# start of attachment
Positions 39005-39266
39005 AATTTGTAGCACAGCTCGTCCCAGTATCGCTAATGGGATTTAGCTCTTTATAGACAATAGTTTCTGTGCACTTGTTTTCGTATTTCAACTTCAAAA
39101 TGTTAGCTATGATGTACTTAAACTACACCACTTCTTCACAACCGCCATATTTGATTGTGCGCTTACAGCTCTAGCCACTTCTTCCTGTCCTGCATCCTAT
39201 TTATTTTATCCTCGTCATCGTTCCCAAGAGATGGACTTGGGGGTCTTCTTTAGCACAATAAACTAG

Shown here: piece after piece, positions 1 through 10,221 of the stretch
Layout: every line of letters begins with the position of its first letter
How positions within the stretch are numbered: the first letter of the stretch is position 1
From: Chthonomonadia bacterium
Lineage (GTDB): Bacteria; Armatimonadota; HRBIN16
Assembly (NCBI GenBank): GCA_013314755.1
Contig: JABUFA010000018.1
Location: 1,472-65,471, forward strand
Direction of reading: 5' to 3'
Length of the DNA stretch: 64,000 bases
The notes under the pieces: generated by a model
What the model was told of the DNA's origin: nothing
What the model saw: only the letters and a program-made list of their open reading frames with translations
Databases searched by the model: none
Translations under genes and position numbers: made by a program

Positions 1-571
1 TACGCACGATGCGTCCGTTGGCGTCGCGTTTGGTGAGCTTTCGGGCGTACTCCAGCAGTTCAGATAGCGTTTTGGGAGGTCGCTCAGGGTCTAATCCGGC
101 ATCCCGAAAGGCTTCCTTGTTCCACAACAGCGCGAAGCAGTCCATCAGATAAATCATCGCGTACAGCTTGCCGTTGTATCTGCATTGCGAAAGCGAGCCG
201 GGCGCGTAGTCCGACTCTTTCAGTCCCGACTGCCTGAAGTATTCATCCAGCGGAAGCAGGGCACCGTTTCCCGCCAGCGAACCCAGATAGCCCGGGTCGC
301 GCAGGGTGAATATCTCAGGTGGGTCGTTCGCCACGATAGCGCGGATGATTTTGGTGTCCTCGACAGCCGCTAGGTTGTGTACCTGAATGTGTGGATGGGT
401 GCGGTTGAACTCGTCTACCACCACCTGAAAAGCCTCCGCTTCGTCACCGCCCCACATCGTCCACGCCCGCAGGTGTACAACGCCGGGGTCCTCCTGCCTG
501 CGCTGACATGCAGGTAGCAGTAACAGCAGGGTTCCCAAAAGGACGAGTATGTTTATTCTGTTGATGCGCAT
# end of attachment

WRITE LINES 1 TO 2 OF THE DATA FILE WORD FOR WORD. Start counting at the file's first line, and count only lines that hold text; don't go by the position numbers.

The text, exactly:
Positions 39005-39266
39005 AATTTGTAGCACAGCTCGTCCCAGTATCGCTAATGGGATTTAGCTCTTTATAGACAATAGTTTCTGTGCACTTGTTTTCGTATTTCAACTTCAAAA